Inaugural Pheasant Festival will be blueprint for other communities – CBL

A five-day pheasant festival in Stettler in October will be a model for other Badlands communities to follow

A five-day pheasant festival in Stettler in October will be a model for other Badlands communities to follow, according to Canadian Badlands Tourism (CBL) president Bob Long.

Long, and several others, were present last Friday, July 25, to announce what promises to be the first of several events in the communities in the CBL umbrella.

The festival is scheduled to take place in the County of Stettler between Oct. 15-19, and in addition to pheasant hunting, will see the release of 3,000 pheasants, including 300 hens.

“This is a great opportunity to showcase our community and provide an economic benefit to our local business on an annual basis,” Darcy Pollack, the festival’s chairperson, said during the event. “With a 3,000 bird release, we will also be making a significant conservation effort for our local pheasant population.”

Conservation is something dear to Pollack’s heart. The Stettler resident accompanied his father as he hunted the bird, graduating from being the youngster who carried and collected the shells to a hunter himself as he grew older. Now, with a son of his own – albeit too young to accompany him on the hunt – Pollack wants to be sure that there’s a future in hunting for him to share, just like his father shared with him.

“I hunt a bit of everything, but bird hunting is my passion,” he said, adding that he’s hunted with both the bow and the shotgun.

“Our hunting opportunities around here are endless. Upland, migratory, big game like deer, elk and moose – it’s all here.”

He noted the land around Stettler is mostly privately held, meaning hunters have to acquire permission from the landowner before hunting game. This can be a problem, since sometimes landowners are concerned about the liability aspect, as well as potential damage to property or livestock.

However, the festival organizers have already managed to secure more than 30 landowners’ permission to use their land for the festival in October, bringing the hunting land to more than 20 quarters.

The festival is still looking for more, though – as well as volunteers for during the festival.

“We need people for the set up and breakdown, marshals, help for releasing the birds, and cleanup of the site,” Pollack said, mentioning a few berths in which volunteers are needed.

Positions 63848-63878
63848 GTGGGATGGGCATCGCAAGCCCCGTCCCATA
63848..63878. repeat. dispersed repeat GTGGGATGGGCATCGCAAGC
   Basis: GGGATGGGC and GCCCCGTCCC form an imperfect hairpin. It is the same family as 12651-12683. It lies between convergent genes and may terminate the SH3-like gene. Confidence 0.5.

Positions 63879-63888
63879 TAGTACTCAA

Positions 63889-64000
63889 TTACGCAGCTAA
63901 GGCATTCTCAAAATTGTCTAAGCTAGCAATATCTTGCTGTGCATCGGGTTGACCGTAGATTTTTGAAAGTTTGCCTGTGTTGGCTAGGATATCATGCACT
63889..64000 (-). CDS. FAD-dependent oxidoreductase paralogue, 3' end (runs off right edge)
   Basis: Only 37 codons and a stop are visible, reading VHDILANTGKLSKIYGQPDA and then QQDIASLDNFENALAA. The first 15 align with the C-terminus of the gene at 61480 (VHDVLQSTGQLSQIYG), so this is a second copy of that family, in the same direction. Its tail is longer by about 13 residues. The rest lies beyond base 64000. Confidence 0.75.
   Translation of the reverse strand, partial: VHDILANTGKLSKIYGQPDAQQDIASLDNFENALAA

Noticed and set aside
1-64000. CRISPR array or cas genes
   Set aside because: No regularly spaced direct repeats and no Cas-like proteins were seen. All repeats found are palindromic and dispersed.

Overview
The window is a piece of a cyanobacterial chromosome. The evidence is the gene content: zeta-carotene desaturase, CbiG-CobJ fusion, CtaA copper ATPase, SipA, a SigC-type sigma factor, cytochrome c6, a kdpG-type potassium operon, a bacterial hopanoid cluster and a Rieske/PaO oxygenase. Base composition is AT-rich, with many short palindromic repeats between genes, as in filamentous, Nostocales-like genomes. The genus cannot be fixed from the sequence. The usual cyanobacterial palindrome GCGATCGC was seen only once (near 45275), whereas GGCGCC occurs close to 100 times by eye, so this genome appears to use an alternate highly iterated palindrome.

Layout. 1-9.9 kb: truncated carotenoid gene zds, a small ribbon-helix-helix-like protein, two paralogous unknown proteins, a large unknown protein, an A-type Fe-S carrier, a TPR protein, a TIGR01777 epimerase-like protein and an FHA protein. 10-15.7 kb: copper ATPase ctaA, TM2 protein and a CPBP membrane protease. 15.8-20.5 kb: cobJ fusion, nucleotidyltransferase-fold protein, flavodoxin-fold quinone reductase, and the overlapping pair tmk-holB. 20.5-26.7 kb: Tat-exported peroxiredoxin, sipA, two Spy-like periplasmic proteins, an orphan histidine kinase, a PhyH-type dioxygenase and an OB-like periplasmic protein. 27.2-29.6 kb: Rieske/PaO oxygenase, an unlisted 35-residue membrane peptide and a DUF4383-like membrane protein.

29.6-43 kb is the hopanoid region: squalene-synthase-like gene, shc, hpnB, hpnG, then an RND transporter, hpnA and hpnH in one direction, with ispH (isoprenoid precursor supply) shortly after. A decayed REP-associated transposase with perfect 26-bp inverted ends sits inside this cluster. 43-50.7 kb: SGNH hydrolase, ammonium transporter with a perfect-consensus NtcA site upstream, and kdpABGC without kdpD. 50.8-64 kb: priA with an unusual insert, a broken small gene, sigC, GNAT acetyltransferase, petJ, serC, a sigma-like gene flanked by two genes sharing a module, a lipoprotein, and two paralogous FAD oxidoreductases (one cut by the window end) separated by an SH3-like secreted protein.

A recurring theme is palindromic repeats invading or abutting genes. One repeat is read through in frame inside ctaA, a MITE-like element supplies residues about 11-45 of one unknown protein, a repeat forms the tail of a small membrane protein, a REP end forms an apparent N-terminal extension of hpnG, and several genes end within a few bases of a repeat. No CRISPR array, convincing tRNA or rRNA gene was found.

The festival has applied for a special licence, meaning that hunters registered and participating with the event won’t need a hunting licence – the festival will, essentially, confer a licence to participants. However, participants will need to supply their own shotgun, shells, and safety gear like fluorescent hunting clothes.

The plan for the festival currently consists of an opening banquet on Friday, Oct. 17. The banquet will include music and entertainment and a silent auction. The following days will be dedicated to the hunt.

Organizers are driven by the success of a southeastern Alberta pheasant festival in Taber, which is now in its fourth year. The success of the event, which sees itself booked solid within days of the opening of registrations, has bolstered the community’s economy.

Ross Hutchinson, with Alberta Agriculture, noted that at least $10 million comes from the pheasant hunting business in Alberta alone, and there’s room for that number to keep growing.

“This festival helps support a larger effort in Alberta,” he said. “I know I’ve downed a few (pheasants) in my day and…I know pheasant hunters would love to see pheasant hunting return to the area.”

CBL rolled out some numbers to prove just what an economic benefit the festival would be to the area. More than 4.2 million people visited one or some of the 62 CBL communities in 2011, spending $552 million in the region.

Tourism employs more than 9,000 people and generates $250 million in tax revenue for federal, provincial and municipal government, Long said.

The festival would pump some of that revenue into Stettler.

“I cherish the time I spent growing up, hunting with Dad,” Pollack said. “I want to see that continue, and continue the tradition with my son.”